• Martian Man

    We all understand the concept of profit margin: push revenue up; suppress offsetting expenses; the wider the difference, the more money you get to keep. That money isn’t unused money; in fact, to us, it might be the most important money—because we can spend it more freely to pursue our personal goals.

    We understand the concept of margin in time management: organize your time; extricate wasted minutes or hours to be added to important commitments; the more time we find, the more we get to keep. It isn’t unused time; in fact, to us, it might be the most important time—free time—because we can spend it more freely to pursue our personal goals.

    Margin concentrates our attention, maximizes our energy, and builds our priorities. It allows us to do more with less. It is the Wizard-of-Oz magic that makes the most of what we already have.

    So, if we believe so strongly in the practical benefit of margin, why is it so difficult to apply it to our advertising? I’ve heard the answers: “We don’t have money in the budget for white space,” and “Too much information is better than too little,” and “We don’t want them calling us for information they can read for themselves.”

    Ad ComparisonHere are three samples of ads for the same [fictional] real estate auction. “A” shows a typical auctioneer’s ad. It’s pretty exhaustive but powers visual overload into the reader’s psyche. The small type is difficult to read (especially in newsprint); it looks like a lot to read.

    “B” cuts many of the details—needful only to those interested in attending the auction and/or purchasing—and gives the acquired space to the emphasis of the more important information.

    “C” strips the ad down to visual impact and easy-to-find direction to the next step. The reader is not given any information they don’t need yet. The advertiser lets the images—the property itself—sell the auction.

    To which ad do you gravitate? Which one is easiest to read? In which one does the property look most valuable? Which ad would positively stand out from your competition’s ads?

    The one with more margin. It’s not unused space; it’s space used to expand your brand.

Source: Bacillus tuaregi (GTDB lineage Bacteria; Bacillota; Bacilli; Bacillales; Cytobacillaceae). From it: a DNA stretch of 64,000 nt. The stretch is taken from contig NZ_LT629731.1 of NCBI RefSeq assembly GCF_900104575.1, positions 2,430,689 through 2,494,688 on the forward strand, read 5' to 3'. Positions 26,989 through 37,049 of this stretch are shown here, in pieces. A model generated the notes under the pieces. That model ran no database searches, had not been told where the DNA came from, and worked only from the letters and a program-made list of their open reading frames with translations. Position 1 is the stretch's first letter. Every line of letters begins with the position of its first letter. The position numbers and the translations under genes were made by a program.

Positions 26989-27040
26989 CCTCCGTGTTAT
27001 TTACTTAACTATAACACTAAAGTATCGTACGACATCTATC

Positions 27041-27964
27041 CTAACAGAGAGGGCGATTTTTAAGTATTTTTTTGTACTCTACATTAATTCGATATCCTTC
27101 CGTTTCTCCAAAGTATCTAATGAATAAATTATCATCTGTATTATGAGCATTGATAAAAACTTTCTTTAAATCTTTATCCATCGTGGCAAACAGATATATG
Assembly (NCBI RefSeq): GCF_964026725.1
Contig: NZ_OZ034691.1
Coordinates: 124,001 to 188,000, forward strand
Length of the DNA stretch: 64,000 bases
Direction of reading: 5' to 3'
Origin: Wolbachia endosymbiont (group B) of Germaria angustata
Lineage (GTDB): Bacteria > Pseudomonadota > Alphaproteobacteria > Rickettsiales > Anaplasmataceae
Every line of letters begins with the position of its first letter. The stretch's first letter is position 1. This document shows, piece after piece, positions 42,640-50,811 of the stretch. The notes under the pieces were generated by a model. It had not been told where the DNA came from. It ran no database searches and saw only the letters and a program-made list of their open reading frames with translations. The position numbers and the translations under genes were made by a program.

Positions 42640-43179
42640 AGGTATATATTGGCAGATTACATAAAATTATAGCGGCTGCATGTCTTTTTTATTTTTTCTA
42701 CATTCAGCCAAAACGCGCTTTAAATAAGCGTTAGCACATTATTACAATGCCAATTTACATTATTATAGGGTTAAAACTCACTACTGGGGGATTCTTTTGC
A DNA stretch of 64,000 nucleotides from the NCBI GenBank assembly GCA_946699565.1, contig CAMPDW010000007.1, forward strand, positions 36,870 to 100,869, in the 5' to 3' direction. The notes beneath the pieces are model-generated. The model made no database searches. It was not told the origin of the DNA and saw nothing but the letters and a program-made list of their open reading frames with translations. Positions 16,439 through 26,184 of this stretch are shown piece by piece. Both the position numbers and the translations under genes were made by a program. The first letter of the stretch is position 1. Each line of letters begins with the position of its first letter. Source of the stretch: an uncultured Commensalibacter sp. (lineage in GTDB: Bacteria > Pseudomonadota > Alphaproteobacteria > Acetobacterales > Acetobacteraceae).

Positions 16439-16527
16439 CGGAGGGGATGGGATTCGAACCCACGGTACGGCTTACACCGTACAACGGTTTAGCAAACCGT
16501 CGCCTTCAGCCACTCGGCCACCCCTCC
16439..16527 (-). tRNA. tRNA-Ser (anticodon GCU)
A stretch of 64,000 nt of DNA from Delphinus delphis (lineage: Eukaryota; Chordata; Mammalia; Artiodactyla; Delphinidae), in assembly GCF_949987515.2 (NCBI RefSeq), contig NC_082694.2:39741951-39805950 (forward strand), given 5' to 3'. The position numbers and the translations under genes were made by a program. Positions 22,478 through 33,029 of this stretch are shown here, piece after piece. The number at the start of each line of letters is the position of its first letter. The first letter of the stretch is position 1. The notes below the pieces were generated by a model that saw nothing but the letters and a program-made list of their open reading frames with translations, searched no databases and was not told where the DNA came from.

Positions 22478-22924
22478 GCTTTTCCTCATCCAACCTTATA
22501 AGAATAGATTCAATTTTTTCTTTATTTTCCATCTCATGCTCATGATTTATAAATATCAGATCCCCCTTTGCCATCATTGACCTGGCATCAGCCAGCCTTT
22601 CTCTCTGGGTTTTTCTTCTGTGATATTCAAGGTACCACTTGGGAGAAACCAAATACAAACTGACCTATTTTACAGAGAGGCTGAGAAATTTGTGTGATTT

Your property may not be as easily sold with sparseness as a mountain retreat, but the pursuit of margin will almost always make your ads—and, thus, properties—more attractive to buyers. Motivated buyers will go to your web site or call; your job is to generate that motivation in the first interaction with your auction. That may mean the outside of a brochure, a sign on the property, or a print or online ad. But the idea’s the same: less is more.

    We use margin on our roads to build safety into our lives. We use margin in our homes so that we don’t have to crawl over furniture from the door to the fridge. We use margin in our clothing to keep us from ending up on a makeover show.

    It’s time we use margin to build our brands and push our competitors to consider a makeover.

    Taking it Personally

    The Bible asks us to build margin into our lives in many ways: time, money, relationships. It even asks us to build a margin from temptation. The farther we stay from the environments that always flip the wrong switch, the less likely we’ll—accidentally or intentionally—bump it to “ON.”

    That margin looks different to different people, as we each bear a unique set of Achilles heels. As we learn to extend grace to others with differing buffer zones, we are more able to imbibe God’s grace. The more grace we cognitively ingest, the more faith grows in us—and the stronger we grow to help others who share our struggles.

    Stock image(s) used by permission through purchase from iStockPhoto.com ©2008
    This entry was posted on Tuesday, June 24th, 2008 at 11:00 pm and is filed under Adverpreneur, Design. You can follow any responses to this entry through the RSS 2.0 feed. You can leave a response, or trackback from your own site.
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